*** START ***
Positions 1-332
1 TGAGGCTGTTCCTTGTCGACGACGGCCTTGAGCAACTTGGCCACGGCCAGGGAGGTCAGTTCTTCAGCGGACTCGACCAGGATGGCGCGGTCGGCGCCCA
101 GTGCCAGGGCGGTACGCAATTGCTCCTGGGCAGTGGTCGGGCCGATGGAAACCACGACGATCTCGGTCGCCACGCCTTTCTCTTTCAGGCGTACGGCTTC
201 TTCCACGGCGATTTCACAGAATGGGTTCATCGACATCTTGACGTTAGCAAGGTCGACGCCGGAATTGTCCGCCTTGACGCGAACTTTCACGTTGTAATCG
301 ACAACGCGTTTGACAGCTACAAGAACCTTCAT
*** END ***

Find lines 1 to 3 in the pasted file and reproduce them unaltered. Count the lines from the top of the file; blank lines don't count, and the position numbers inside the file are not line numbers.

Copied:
Positions 1-332
1 TGAGGCTGTTCCTTGTCGACGACGGCCTTGAGCAACTTGGCCACGGCCAGGGAGGTCAGTTCTTCAGCGGACTCGACCAGGATGGCGCGGTCGGCGCCCA
101 GTGCCAGGGCGGTACGCAATTGCTCCTGGGCAGTGGTCGGGCCGATGGAAACCACGACGATCTCGGTCGCCACGCCTTTCTCTTTCAGGCGTACGGCTTC